Just finished reading Hallaqの「Sharia: Theory, Practice, Transformations」. Almost a month ago, I almost-finished it, and then it ceased to be a good travel book (only ~20 pages to go, why carry a heavy book around?), so like the proverbial last bit of milk in a jug it remained on a to-do shelf. Extra frustration: haven't started a new book because I didn't finish it. Took it to dinner tonight. Near the end of the book, Hallaq discusses various authors' approaches towards formation of a new hermeneutic for Islamic morality (replacing or updating usul al-fiqh). He then contrasts this with his own ideas, suggesting that Islamic governance is irretrievably lost because it is incompatible with the modern state; Islamism is one form of Islamic modernism that dispenses with usul al-fiqh (and the majority of scholarly Islamic civilisation), while the modern states have centralised sharia and in their efforts to codify it have stripped it of its essential character.
One of those striving towards a new hermeneutical he mentions, Muhammad Shahrur, struck me as having an interesting approach to the Quran, providing an analysis that divides Mohammad's roles as a prophet from those as a messager, and analysing Sharia through the lens of "is this the upper or lower bound of a requirement/punishment/prohibition". This opens the door for a kind of liberalism that he argues has been lost since the time of the prophet. I find this reading of Shahrur interesting (I hadn't heard of him before Hallaq's mention), although I take issue with Shahrur's take on polygamy. Polygamy is forbidden or restricted in most Muslim countries, although Islamist groups generally push hard against these restrictions. The grounds on which it's forbidden is normally Mohammad's restriction that it only be practiced when the husband can be fair to all his wives, noting that this is practically impossible. Shahrur (as presented by Hallaq) takes a different tack, noting that discussion of polygamy happens in the context of discussions of orphans and mothers who no longer have a husband. He uses this as a basis to suggest that while one's first wife may be taken with no special restrictions, later wives are only be acceptable in this kind of situation of need. It's an interesting intuition (that has some weight when reading the Quran, based on my amateur reading), but I have a problem with it.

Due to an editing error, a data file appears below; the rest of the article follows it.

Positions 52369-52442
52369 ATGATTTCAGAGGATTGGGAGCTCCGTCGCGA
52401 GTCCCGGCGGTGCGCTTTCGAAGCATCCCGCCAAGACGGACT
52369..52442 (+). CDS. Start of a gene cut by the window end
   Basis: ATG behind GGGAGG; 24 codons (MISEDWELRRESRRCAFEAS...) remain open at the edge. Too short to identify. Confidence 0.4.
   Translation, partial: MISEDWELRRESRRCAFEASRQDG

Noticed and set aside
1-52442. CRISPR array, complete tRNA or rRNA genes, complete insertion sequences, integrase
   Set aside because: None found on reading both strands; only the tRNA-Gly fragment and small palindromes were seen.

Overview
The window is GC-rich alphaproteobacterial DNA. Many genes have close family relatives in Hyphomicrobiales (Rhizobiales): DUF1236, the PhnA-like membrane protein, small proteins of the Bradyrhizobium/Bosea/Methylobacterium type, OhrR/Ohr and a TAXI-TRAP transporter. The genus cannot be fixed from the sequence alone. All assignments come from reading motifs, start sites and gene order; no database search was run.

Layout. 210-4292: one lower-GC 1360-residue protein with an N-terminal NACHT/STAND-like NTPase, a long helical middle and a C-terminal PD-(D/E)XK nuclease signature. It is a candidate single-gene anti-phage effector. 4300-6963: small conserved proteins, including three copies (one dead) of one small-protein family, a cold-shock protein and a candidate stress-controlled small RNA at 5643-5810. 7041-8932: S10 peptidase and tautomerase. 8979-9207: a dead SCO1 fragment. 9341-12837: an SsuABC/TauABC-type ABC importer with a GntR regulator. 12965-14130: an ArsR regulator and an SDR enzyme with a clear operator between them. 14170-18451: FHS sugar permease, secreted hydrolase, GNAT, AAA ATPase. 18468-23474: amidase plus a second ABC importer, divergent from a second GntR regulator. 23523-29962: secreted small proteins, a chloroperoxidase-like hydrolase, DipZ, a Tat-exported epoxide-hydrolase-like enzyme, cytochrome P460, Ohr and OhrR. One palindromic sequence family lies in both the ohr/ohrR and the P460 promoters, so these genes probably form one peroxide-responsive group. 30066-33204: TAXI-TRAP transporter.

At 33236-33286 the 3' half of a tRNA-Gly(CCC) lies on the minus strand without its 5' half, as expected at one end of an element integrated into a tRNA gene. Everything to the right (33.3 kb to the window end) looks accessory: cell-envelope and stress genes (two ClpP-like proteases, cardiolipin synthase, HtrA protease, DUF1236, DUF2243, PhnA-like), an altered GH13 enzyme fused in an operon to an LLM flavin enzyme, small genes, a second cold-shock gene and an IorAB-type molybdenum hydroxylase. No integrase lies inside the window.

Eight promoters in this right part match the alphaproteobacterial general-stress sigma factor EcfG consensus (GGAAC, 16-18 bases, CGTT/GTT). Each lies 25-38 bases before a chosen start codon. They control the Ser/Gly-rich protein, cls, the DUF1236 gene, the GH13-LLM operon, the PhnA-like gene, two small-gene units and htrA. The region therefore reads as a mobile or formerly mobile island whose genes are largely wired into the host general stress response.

One of the things I think people who read religious texts might assume is that their authors (typically being prophets, gods, divine creatures, etc) are above it all, and their actions/behaviour are inhumanely good examples of how to be. I think this is a reasonable assumption for most faiths I know of, although it's not something that really works for other lawgivers (like philosophers, national founders, etc). As a general rule then, I don't think religions can/should promote moral rules which their exemplars violate. This is slightly complicated by S30V50 giving special dispensation to Mohammad for this, unfortunately.